Between June 2021 and July 2022, I led the redesign of our web application's first version, working with a team of designers, product managers, engineers, and data scientists. Our goal was to improve the visual design and user experience. After finishing the redesign, I handed the project to the in-house design team for ongoing updates.
In May 2022, I returned to the team for another web application redesign due to company rebranding. I closely worked with the Head of Product/Growth and other team members to complete the redesign. We updated the visual design and focused on enhancing the user experience. Using various tools and techniques, we created a revised application that met our users' needs.
User feedback indicated that the current version of the web application was not optimised for analysis and that it was difficult for users to access certain functional pages. Additionally, the application needed to be updated to reflect the company's recent rebranding efforts. These challenges required a complete overhaul of the application, including the creation of easy-to-navigate flows and the development of easily understandable analytics.
One of the major challenges we faced was the time constraint. We had only four months to build the new experience while working remotely, which added an additional layer of difficulty to the project. Despite these challenges, we were able to successfully deliver a redesigned application that met the needs of our users and reflected the company's new branding.
It is essential to have metrics to measure the success of a project. Together with the product manager and the Head of Product, we listed the following success criteria:
After thoroughly reviewing all of the data and feedback collected from our research and existing users, I set a meeting with the rest of the team to present my findings and propose possible solutions. The data clearly indicated that the web application had a poorly designed Information Architecture, which made it difficult for users to access functional pages and complete their tasks.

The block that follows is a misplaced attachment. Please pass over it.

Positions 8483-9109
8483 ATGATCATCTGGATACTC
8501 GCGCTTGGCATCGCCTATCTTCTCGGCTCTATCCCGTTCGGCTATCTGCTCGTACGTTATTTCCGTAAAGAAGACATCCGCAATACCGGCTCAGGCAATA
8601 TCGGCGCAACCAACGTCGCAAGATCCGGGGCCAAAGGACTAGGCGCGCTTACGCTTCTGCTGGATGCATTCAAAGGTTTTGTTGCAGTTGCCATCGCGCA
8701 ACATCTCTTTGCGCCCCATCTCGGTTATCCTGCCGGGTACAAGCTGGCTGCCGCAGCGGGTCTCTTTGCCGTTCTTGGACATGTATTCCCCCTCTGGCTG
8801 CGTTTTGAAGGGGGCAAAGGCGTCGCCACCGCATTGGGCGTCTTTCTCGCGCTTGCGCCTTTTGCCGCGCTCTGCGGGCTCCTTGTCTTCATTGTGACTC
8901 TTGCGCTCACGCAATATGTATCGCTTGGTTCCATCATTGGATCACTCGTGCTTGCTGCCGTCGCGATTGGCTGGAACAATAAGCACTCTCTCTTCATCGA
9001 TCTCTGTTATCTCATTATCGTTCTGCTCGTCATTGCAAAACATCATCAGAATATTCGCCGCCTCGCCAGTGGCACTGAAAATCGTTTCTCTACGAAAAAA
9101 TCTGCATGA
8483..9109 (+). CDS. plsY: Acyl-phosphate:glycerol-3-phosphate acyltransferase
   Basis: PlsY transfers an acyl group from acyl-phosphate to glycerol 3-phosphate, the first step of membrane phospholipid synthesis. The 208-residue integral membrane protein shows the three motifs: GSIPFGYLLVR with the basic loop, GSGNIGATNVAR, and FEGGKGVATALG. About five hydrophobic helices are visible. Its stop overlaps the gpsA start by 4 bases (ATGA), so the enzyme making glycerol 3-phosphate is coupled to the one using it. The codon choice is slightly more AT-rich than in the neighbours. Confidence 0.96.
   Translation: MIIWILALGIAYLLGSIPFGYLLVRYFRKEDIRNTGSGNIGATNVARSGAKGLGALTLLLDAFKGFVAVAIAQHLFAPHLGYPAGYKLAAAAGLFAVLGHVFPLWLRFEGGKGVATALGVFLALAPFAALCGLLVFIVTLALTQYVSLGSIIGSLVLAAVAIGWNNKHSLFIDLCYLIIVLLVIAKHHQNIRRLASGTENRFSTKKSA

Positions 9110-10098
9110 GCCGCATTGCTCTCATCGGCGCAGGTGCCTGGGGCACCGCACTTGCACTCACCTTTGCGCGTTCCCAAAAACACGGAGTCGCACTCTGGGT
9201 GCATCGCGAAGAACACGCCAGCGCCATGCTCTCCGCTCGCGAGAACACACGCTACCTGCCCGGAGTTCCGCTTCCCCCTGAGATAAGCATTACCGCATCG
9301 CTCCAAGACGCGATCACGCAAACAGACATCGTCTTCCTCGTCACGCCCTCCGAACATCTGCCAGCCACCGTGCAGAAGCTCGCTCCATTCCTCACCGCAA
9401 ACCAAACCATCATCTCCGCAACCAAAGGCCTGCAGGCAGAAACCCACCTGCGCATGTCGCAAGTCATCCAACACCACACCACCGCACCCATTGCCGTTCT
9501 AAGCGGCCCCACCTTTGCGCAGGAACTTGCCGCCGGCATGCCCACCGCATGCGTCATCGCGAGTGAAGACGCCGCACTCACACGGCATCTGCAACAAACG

During the meeting, I shared all of the information I had gathered and explained how the poor Information Architecture was causing user frustration. I then presented several potential solutions for improving the Information Architecture, including reorganising the content, redesigning the navigation, and adding clear calls to action. The team discussed these options and ultimately decided on a course of action that would address the issues identified in the data and feedback.
During my observations, I found that users struggled to locate specific features within the web application due to the way information was arranged. This problem also affected the application's navigation system. The customer support team received numerous calls from users who couldn't find certain features, like product keys. In some instances, these features were hidden or placed in unexpected locations, such as under the "apps" category rather than the "developers' tools" section.
The disorganized structure and navigation of the web application led to user frustration and an increased number of calls to customer support. To resolve these issues, it was essential to restructure the information and revamp the navigation system, making it more intuitive and user-friendly.
After spending some time trying to rework the information architecture, I grouped all the pages on the web application into four categories - Main, No code tools, Widgets and Settings.
It is vital to place the right features under the right group to aid the visibility of each component.